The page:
- The Washington Times - Thursday, August 29, 2002

ASSOCIATED PRESS
At highway checkpoints this Labor Day weekend, Colorado state police will be handing out tickets as well as devices drivers can use to measure their blood-alcohol content.
"We're hoping we will give people an additional tool that will help make the decision not to drive after drinking," Capt. Jim Wolfinbarger of the Colorado State Patrol said.
"Traditionally, thousands of times a year, people are making poor decisions," Capt. Wolfinbarger said. "If they're fortunate, they'll make it home. If they're unfortunate, they'll get arrested. If it's a tragedy, they'll kill somebody."
Federal statistics showed the number of persons killed in alcohol-related crashes rose from 17,380 in 2000 to 17,448 in 2001, the first increase in five years.
Police see the Guardian Angel Personal Alcohol Test they are distributing in Colorado as a weapon against drunken driving. It is among several products on the market that allow drivers to measure their blood-alcohol content and learn when they are approaching the legal limit, 0.08 percent in most states.
Mothers Against Drunk Driving has not taken an official position on Guardian Angel, though MADD President Wendy Hamilton is concerned some people will feel they can have a few drinks and get behind the wheel as long as the device shows them below the legal limit.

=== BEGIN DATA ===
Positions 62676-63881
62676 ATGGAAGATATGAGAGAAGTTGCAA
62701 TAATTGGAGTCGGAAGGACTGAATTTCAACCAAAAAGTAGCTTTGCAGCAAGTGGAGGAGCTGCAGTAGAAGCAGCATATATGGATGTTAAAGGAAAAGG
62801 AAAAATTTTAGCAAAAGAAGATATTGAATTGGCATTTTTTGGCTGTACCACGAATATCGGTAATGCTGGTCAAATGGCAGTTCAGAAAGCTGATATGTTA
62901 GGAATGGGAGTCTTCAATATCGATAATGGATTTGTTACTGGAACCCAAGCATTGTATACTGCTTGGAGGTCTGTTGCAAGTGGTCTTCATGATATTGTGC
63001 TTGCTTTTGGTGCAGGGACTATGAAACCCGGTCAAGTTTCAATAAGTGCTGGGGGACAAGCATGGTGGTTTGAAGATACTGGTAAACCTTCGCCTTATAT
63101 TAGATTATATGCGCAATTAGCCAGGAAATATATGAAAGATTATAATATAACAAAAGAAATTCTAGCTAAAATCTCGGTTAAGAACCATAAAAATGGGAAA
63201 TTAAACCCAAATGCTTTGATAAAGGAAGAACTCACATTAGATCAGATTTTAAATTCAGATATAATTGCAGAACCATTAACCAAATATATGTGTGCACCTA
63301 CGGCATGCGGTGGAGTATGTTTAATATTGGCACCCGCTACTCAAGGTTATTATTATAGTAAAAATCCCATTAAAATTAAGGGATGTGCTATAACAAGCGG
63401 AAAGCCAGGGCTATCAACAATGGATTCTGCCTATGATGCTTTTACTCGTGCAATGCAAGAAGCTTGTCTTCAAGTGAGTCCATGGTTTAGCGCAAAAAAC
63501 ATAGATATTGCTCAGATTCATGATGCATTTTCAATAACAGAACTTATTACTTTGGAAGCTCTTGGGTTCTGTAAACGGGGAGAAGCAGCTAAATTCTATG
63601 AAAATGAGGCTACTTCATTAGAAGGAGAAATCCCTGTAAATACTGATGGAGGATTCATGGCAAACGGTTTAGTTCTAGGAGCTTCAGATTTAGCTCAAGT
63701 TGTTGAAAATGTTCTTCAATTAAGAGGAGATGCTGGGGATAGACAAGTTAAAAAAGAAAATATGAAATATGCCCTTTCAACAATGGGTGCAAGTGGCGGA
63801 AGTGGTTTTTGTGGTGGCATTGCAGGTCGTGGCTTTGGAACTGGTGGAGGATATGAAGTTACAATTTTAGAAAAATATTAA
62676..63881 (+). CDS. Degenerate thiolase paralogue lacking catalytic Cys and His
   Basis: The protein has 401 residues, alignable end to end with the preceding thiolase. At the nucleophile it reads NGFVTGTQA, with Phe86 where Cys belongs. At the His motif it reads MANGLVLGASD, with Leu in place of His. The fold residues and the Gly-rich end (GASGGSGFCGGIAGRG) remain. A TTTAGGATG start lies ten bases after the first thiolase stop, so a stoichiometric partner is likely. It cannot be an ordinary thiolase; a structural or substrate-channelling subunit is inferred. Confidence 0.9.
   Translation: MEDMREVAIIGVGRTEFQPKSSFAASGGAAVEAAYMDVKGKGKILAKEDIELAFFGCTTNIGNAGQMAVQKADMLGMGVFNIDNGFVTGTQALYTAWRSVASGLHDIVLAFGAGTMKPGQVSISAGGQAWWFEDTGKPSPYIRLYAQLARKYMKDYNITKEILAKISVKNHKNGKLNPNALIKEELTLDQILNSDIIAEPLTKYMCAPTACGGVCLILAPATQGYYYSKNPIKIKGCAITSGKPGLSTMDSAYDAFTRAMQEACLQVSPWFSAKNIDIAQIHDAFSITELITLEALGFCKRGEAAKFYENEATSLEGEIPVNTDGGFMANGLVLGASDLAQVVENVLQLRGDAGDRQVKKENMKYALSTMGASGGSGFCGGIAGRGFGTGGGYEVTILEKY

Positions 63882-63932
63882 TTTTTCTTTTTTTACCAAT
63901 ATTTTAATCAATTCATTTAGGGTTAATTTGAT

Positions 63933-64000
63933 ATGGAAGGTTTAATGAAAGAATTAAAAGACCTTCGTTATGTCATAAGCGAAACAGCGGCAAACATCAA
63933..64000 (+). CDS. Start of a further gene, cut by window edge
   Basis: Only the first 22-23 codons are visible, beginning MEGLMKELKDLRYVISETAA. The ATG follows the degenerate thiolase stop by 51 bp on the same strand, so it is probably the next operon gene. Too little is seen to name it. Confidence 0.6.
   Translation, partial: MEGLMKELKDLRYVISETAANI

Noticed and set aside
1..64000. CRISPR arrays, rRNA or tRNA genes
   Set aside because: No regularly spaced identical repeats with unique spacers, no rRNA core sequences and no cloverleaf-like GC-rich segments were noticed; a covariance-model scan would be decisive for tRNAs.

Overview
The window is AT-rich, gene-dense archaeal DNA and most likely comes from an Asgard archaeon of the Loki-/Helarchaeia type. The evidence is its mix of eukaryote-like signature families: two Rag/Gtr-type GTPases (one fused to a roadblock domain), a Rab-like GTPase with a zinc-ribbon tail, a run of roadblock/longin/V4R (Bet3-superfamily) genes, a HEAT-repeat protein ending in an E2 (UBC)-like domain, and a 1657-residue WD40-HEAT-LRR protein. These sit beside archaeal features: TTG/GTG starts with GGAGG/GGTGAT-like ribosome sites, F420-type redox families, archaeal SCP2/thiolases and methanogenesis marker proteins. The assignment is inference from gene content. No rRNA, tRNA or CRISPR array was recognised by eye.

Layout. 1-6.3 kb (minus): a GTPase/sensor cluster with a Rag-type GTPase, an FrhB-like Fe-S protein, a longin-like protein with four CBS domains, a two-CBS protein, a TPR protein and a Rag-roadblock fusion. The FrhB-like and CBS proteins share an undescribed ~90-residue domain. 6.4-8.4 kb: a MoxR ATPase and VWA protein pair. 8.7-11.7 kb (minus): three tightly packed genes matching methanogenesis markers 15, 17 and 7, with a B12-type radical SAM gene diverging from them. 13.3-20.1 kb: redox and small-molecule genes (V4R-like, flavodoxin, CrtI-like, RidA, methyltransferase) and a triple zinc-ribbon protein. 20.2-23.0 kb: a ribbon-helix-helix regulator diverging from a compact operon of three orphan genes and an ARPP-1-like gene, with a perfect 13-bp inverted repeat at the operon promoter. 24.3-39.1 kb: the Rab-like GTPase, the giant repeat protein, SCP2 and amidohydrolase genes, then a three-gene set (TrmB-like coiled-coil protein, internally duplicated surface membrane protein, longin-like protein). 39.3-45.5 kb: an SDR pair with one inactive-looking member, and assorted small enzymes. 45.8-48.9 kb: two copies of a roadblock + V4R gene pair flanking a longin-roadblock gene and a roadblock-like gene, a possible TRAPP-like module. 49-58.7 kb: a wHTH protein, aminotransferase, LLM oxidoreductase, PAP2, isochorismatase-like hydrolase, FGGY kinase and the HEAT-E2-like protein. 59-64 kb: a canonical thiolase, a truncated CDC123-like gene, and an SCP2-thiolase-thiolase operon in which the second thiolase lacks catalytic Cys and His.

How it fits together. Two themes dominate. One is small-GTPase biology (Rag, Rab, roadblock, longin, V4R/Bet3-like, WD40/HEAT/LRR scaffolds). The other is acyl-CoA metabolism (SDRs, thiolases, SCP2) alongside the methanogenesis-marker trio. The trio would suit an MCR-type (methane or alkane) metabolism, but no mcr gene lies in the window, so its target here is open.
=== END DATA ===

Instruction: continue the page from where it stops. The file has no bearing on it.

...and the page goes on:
"They'll be under the legal level but they're still going to be impaired," she said. "They can still go out and injure or kill some people. That's what we're afraid of."
But the head of the National Commission Against Drunk Driving, a nonprofit advocacy group pushing for stronger laws against drunken-driving, said the devices help motorists make intelligent decisions.
"When it comes to personal responsibility, ignorance is not the answer," John Moulden said. "People need to understand what their personal blood-alcohol limits are and they need to have the information so they can at least make a responsible decision before they get impaired."
The Guardian Angel device is a strip that is placed in the mouth for 10 seconds, then held to a "risk meter" which ranks alcohol content in saliva three ways lower, higher or highest, which means blood-alcohol content is 0.08 or above. The product's package urges people not to drink and drive, warns that even some alcohol can impair judgment and includes an 800 number for taxis.
A package of four strips is available for less than $2 at various convenience stores, drugstores and supermarkets.
"It's a way to defuse that debate for car keys at the end of the evening," Guardian Angel Vice President Jeff Scult said. "This is not a tool to green-light drinking and driving and drink up to the limit. This is to help people become educated to make the right decision not to drive."
Another product, the Breath Alcohol Check by Akers Biosciences, is a small tube filled with crystals. A person blows into it for 12 seconds. Blood-alcohol content is determined by how many of the crystals change color.
It has been sold to police departments and commercial truckers and trucking companies for about two years. The product also is available to consumers in some European countries.

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